Haiti (MNN) — Haiti's January quake destroyed more than 80
percent of school buildings in the capital city of Port-au-Prince.
As the country struggles to
regain its footing, educational institutions are trying to provide the surviving
children with a sense of stability and a return to normalcy. The new school
year just got underway this week, but many of the classes are still being held in
temporary structures amidst piles of rubble–a grim reminder of the disaster
that turned lives upside down.
Steve Guerink with Worldwide Christian Schools says in less than a minute, families, children and 200 schools
had their foundations in life ruined, but they have not given up hope. "We
need to get the children and their families back into education so that the
future of Haiti is a better future. To do
that, we need to have a place for them to meet."
Reconstruction or new
construction is held at a snail's pace because of the backlog in removing the
debris. There aren't enough large-scale
machines available to quickly clear away the rubble, so it will fall on the
people to haul it away by hand.
Safer construction has been at
the center of plans for rebuilding schools. And Geurink says this is their priority. "The
time is now for Worldwide Christian Schools to come into these communities that
need these schools to be rebuilt; to come alongside the leaders of these schools and say, 'We need to get the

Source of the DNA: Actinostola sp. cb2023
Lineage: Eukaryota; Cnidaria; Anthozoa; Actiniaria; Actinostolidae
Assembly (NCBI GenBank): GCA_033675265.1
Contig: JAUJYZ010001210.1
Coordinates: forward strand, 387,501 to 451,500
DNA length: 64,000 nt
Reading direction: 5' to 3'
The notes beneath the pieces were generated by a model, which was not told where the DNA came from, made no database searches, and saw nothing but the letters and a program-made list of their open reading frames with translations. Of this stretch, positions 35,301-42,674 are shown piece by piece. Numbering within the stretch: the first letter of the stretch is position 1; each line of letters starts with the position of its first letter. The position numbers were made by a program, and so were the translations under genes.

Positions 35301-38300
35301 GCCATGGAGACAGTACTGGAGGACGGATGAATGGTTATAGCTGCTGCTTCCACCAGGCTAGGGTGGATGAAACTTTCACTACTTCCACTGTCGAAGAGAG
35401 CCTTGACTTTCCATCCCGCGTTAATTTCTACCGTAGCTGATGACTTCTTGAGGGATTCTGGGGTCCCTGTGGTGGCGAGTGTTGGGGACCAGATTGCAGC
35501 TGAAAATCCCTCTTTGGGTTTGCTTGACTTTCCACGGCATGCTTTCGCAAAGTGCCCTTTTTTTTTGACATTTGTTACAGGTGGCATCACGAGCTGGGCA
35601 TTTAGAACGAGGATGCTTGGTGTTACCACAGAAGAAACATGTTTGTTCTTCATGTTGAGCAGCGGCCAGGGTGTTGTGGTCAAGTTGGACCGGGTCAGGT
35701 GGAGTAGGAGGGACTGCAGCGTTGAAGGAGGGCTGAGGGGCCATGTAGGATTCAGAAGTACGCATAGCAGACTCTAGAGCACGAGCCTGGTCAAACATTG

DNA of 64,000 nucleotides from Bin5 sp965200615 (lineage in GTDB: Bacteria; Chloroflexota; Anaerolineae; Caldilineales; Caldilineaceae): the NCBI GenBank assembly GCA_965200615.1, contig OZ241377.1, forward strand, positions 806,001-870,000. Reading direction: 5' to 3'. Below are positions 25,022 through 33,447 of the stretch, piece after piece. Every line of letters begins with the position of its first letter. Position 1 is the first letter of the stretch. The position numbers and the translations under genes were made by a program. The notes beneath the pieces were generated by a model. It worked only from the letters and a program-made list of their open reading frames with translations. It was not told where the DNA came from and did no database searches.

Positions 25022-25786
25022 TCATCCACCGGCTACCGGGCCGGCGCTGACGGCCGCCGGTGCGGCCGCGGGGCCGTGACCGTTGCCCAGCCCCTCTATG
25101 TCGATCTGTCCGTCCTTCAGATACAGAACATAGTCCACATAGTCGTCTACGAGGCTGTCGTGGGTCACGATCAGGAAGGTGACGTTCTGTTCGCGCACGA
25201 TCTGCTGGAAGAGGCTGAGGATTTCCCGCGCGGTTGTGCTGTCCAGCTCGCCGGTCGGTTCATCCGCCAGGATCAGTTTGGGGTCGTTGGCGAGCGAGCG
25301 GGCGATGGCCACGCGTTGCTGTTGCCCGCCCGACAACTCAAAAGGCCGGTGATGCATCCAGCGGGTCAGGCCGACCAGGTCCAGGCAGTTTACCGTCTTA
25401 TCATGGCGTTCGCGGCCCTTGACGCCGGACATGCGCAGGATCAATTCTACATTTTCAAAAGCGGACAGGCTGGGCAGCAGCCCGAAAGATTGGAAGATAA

rubble removed from your school site so that we can actually build a new school
Part of coming alongside a
community is getting the unemployed back to work. "$10 a day will put a Haitian worker to work
removing rubble and also working on construction of the schools. $19 a day pays for a lead foreman, and there are
also things such as tools that they need."
Part of the urgency stems from
long-term goals. Education is the key to
freedom, especially when you consider the mission under which WWCS
operates. "Our schools are Christ-centered
schools. When these schools are up and
operating, they're giving out the message of Jesus and His love. These children are at the feet of teachers
for eight or nine months–tremendous discipleship opportunities! So if the
schools are in operation, the good news off the gospel is also coming out."
After the rubble is cleared out, HANDS teams (mission teams) from North America will come in 2011 to
work alongside them, adding their skills and resources to the rebuilding
You can help. There's more information here.